By Ylan Q. Mui
Washington Post Staff Writer
Saturday, November 3, 2007
KB Toys has targeted 156 stores across the country for closure -- six of them in the Washington area -- according to internal company documents, underscoring the cutthroat competition facing toy retailers this holiday season.
The company, which has fewer than 600 stores, plans to hand over management of the selected shops to Gordon Brothers liquidators on Thursday and shut them for good in January, according to a memo from a KB executive to employees. In another memo, dated Oct. 29, KB said it planned to close stores at Fair Oaks Mall, Manassas Mall and Dulles Town Center in Virginia and Bowie Town Center, Montgomery Mall and Silver Spring's City Place Mall in Maryland.
The documents were provided by a store manager, who spoke on the condition of anonymity because the company has not publicly released the information. Geoffrey Webb, KB Toys director of advertising and sales promotion who also handles media inquiries, declined to comment on the documents or potential store closings. KB Toys Chief Executive Andrew Bailen had said in news reports in August that the company planned to close a significant number of stores this fall.
"Making the decision to close your store was very difficult for KB Toys," Gerry Murray, senior vice president of human resources, wrote in a letter to employees. "We recognize the effect this will have on you, your associates and your customers."
The store closures are the latest setback for the embattled company, which replaced its chief executive this summer and has had substantial turnover in top management.
"I just think that KB Toys is in a death spiral," said C. Britt Beemer, chairman of America's Research Group, a consumer behavior research firm.
KB Toys filed for bankruptcy protection in 2004 after a bruising holiday price war with Wal-Mart caused sales to plummet. The chain, based in Pittsfield, Mass., then operated 1,231 stores. Now it has less than half that number. The private-equity firm PKBT Funding, an affiliate of Prentice Capital Management, became majority owner in 2005 when the chain emerged from bankruptcy and has been attempting to turn it around.
KB Toys is not the only retailer facing a tough holiday season. Several industry experts said the next two months will be difficult for all toy stores, which have been battered by this summer's massive recalls of defective and lead-tainted merchandise.
According to a survey released this week by the accounting firm Deloitte & Touche, 82 percent of shoppers said safety concerns will influence their buying decisions. The report said consumers will try to stretch their dollars further. The average amount they plan to spend on gifts this year is slightly less than in 2006 -- $569 compared to $584. But they will be using the money to buy more presents, according to the survey.
Exacerbating the dour outlook for consumer spending is the lack of growth in the toy industry. Gone are the days when a cuddly teddy bear tied with a bow satisfied children. Now kids and adults alike are clamoring for laptops, iPods and high-definition TVs. Annual sales of toys have stagnated at about $22 billion over the last three fiscal years, while consumer electronics have skyrocketed 19 percent, to $121 billion in 2006 from $102 billion in 2004, according to the consumer research firm NPD Group.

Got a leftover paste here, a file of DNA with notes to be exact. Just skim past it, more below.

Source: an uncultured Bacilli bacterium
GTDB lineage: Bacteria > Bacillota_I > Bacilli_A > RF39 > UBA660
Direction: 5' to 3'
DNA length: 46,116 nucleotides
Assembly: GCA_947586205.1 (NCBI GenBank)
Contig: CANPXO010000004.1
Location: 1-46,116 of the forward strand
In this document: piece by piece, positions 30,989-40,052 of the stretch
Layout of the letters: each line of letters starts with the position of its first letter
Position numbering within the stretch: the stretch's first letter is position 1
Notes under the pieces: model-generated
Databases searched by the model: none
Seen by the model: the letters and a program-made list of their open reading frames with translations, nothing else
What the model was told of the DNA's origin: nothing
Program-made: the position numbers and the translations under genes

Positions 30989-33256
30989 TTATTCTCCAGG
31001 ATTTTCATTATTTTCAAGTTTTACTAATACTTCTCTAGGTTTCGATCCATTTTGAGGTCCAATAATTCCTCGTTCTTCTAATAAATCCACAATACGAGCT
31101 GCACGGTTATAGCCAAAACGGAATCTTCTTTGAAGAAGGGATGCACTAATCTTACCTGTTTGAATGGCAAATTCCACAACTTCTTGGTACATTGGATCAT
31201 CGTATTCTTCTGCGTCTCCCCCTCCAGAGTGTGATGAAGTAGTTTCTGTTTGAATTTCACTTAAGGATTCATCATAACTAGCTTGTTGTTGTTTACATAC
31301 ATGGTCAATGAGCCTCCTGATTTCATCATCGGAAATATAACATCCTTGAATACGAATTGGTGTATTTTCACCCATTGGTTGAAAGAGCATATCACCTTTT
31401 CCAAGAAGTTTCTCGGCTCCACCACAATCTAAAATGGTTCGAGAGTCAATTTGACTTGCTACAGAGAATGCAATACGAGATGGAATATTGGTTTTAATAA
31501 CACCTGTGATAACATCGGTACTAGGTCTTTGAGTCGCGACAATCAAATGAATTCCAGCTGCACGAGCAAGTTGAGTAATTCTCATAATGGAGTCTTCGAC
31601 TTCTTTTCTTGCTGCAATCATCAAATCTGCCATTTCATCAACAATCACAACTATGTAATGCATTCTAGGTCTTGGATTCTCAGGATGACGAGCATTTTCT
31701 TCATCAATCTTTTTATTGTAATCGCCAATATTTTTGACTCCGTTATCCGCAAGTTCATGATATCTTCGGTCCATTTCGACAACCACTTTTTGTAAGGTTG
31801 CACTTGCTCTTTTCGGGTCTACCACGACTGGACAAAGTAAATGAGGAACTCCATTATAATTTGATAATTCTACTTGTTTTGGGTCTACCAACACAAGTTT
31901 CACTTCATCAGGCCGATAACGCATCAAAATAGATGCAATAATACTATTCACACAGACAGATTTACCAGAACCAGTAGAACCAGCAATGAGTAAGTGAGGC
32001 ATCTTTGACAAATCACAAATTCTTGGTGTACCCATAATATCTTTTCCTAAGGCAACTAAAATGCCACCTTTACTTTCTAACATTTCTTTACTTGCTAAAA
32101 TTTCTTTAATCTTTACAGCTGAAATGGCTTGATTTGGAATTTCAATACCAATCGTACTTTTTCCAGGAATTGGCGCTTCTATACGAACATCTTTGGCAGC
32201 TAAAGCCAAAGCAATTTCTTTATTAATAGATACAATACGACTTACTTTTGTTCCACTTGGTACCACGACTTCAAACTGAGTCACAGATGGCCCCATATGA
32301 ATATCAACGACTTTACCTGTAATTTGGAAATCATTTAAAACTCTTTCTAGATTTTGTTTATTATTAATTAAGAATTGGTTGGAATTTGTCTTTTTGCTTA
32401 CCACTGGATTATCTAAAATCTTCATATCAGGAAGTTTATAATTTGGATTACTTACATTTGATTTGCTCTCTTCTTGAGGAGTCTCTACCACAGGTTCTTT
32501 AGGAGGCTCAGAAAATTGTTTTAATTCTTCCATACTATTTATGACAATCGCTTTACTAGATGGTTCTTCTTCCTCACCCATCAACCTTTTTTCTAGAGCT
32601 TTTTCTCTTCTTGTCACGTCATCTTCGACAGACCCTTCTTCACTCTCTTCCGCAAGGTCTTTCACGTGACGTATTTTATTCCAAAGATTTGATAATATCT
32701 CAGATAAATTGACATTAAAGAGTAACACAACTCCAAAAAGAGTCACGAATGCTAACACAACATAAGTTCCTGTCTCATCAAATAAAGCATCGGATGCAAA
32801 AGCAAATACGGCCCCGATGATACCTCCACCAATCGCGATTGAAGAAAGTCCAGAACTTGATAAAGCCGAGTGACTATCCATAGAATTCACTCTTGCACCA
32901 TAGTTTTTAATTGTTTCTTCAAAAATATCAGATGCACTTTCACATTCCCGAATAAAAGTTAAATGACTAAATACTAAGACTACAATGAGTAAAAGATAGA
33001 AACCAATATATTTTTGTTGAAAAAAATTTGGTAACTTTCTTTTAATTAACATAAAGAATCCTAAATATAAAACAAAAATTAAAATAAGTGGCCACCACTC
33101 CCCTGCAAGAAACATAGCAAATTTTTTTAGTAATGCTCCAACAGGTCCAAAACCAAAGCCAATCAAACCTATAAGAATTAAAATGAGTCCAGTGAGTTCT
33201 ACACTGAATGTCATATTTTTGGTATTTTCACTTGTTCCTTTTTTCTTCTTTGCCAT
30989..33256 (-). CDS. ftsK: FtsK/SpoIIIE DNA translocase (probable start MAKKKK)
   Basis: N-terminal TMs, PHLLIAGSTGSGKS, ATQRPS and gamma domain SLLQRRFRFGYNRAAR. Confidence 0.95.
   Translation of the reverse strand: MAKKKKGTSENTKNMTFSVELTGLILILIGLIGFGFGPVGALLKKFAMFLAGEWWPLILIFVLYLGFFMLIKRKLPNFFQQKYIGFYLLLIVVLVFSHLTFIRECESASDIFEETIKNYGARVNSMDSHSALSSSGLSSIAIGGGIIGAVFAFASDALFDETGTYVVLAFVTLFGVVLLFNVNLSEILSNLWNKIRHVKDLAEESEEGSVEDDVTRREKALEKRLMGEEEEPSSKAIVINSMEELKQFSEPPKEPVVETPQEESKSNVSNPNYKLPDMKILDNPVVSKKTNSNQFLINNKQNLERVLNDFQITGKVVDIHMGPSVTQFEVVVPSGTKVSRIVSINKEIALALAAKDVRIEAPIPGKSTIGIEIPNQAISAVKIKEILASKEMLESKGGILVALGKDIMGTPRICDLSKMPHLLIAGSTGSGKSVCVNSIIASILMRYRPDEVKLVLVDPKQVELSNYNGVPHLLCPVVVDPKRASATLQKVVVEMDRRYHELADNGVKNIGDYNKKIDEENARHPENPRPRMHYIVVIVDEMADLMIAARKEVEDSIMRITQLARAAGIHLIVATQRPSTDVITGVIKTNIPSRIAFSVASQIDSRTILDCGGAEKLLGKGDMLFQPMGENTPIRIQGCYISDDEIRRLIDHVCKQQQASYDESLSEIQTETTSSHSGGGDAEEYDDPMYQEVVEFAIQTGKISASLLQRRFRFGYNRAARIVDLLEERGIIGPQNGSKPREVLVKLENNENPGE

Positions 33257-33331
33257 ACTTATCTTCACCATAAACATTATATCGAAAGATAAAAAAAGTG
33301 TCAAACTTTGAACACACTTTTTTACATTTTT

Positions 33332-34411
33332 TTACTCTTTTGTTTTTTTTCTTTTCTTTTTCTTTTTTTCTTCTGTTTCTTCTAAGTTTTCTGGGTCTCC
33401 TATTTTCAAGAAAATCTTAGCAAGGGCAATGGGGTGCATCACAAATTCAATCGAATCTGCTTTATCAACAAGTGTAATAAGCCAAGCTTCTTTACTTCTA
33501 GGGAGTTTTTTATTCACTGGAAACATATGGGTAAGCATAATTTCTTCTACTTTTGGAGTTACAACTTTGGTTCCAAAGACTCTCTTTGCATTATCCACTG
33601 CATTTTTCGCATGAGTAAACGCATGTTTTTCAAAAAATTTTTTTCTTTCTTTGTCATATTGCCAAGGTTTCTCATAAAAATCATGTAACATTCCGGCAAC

That means retailers must fight to increase sales by stealing market share from each other. Wal-Mart came out swinging early, announcing Oct. 1 that it was cutting prices on some of the season's hottest toys by 10 to 50 percent. The NASCAR Ride-On went from $199.97 to $177.72. On Friday, Wal-Mart cut the price to $144.72, part of blockbuster discounts on a handful of items that are normally reserved for the day after Thanksgiving.
"Did they make the announcement to tell the consumers, or did they make the announcement to tell the competitors?" Beemer said. He said Wal-Mart's message was, "Look, guys, if you take any of our customers away, you're going to be in for a battle."
Wal-Mart's aggressive posturing intensified the pressure on KB Toys. The retailing giant dominates almost every category it enters, elbowing competitors out of the way by undercutting them on price. Wal-Mart is now the top U.S. toy seller, with about 26 percent of the market, according to Howard Davidowitz, chairman of Davidowitz & Associates, a national retail consultant and investment banking firm. KB Toys' market share is negligible, he said.
"When Wal-Mart gets into something and starts focusing on price and it's a commodity, watch out," Davidowitz said.
Wal-Mart has also felled other toy retailers. A consortium of private-equity groups bought Toys R Us for $6.6 billion in 2005 after it struggled unsuccessfully to compete against the behemoth. FAO Schwartz filed for bankruptcy protection in 2003 and was purchased by investment firm D.E. Shaw.
KB Toys' operating model made it particularly vulnerable. Its stores are mostly in malls, which charge high rents and have declined in popularity in recent years as outdoor pedestrian shopping areas took off. The company's assortment of merchandise is also constrained by the small size of its stores compared to the big boxes of Toys R Us.
Still, Davidowitz said, no toy retailer is safe this Christmas.
"The bottom line is the consumer has never been weaker," he said. "We're going to have a terrible holiday."